On The Road Review: Nissan Altima

The midsize sedan class is currently the industry’s most competitive segment as well as the grouping that generates the largest sales numbers. Including a bevy of strong competitors — Toyota Camry, Honda Accord, Ford Fusion, Chevrolet Malibu, Hyundai Sonata, Kia Optima, Mazda 6, Volkswagen Passat, Subaru Legacy, Dodge Avenger and Suzuki Kazashi — it is impressive that Nissan’s Altima has stealthily climbed the sales charts to capture the second most popular position. Perseverance, as well as a quality car, cemented this success.

These are tumultuous times in the car business and the Asian automakers have been living the kinds of nightmares that have afflicted domestic automakers for decades: quality gaffes, production issues, parts shortages, dollar-to-yen variances, etc. Add some changing perceptions in the buying public and you now have the Fusion and Malibu as solid contenders in a segment long dominated by the Camry and Accord.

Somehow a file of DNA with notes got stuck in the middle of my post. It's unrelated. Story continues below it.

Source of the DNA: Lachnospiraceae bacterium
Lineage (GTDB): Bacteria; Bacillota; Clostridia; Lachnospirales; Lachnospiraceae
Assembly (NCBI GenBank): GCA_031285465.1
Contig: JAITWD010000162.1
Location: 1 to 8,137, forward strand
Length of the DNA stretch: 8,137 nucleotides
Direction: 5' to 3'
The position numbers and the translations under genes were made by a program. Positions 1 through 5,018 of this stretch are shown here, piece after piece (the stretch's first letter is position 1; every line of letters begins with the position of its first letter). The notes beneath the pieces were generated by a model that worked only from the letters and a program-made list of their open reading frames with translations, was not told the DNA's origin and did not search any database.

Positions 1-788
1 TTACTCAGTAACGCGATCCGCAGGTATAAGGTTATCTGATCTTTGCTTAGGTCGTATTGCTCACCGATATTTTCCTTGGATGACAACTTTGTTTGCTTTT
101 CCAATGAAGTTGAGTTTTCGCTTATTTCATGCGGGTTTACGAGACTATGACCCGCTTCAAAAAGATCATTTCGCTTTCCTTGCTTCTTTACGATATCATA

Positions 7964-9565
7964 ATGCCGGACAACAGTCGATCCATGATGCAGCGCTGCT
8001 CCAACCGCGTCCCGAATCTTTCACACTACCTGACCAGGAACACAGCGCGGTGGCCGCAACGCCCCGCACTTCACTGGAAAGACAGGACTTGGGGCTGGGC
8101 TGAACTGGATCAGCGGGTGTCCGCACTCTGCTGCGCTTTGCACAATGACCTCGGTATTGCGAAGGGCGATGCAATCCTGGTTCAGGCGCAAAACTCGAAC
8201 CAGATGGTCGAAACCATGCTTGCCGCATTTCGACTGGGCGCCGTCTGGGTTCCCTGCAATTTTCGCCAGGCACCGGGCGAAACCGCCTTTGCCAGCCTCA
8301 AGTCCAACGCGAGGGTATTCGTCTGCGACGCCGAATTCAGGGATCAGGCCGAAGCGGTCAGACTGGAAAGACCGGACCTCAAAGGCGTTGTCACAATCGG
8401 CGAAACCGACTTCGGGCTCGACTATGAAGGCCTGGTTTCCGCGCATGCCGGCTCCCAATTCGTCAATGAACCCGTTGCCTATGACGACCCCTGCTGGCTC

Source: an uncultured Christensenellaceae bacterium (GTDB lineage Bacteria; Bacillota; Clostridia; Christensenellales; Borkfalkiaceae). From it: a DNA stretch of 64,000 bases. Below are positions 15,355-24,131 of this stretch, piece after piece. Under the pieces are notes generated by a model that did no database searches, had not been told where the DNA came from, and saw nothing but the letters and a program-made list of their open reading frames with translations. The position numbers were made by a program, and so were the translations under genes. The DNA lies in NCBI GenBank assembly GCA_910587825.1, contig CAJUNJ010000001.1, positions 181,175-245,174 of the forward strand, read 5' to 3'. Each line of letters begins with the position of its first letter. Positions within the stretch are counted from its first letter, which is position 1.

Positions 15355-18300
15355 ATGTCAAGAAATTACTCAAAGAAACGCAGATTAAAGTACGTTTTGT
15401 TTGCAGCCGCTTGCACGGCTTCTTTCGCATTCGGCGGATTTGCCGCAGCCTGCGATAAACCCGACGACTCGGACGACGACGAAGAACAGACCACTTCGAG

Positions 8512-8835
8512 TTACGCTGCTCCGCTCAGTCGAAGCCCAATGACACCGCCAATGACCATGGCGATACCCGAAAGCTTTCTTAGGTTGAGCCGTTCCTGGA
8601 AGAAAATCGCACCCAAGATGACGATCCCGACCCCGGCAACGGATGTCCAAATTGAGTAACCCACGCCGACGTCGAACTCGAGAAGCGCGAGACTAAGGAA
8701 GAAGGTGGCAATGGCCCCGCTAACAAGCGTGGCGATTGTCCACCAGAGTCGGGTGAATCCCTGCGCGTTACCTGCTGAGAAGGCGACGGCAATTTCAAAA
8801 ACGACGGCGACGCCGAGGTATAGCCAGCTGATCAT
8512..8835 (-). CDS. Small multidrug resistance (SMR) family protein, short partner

Flying under the radar screen, Nissan’s Altima has been persistently offering a solid package that combines, a) the handling acumen and superior ride quality DNA that is often affiliated with Nissan’s Infiniti luxury arm, b) a significantly upgraded interior with superior technology and Euro-like materials and refinement and c) fuel efficiency and performance that is top-of-the-class competitive.